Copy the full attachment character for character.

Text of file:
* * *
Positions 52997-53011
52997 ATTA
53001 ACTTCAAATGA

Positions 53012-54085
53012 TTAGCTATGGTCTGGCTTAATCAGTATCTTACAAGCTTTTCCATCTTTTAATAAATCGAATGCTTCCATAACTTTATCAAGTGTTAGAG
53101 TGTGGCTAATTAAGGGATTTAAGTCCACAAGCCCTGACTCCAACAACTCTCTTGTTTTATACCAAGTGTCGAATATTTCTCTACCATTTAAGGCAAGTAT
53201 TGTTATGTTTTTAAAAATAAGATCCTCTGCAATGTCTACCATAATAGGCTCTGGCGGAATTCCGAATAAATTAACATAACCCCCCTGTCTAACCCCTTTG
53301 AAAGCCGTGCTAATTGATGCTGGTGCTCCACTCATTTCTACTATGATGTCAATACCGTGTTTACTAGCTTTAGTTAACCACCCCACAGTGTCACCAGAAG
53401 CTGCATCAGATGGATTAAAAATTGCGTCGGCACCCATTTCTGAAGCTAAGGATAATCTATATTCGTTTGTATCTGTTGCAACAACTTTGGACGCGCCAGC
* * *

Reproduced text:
Positions 52997-53011
52997 ATTA
53001 ACTTCAAATGA

Positions 53012-54085
53012 TTAGCTATGGTCTGGCTTAATCAGTATCTTACAAGCTTTTCCATCTTTTAATAAATCGAATGCTTCCATAACTTTATCAAGTGTTAGAG
53101 TGTGGCTAATTAAGGGATTTAAGTCCACAAGCCCTGACTCCAACAACTCTCTTGTTTTATACCAAGTGTCGAATATTTCTCTACCATTTAAGGCAAGTAT
53201 TGTTATGTTTTTAAAAATAAGATCCTCTGCAATGTCTACCATAATAGGCTCTGGCGGAATTCCGAATAAATTAACATAACCCCCCTGTCTAACCCCTTTG
53301 AAAGCCGTGCTAATTGATGCTGGTGCTCCACTCATTTCTACTATGATGTCAATACCGTGTTTACTAGCTTTAGTTAACCACCCCACAGTGTCACCAGAAG
53401 CTGCATCAGATGGATTAAAAATTGCGTCGGCACCCATTTCTGAAGCTAAGGATAATCTATATTCGTTTGTATCTGTTGCAACAACTTTGGACGCGCCAGC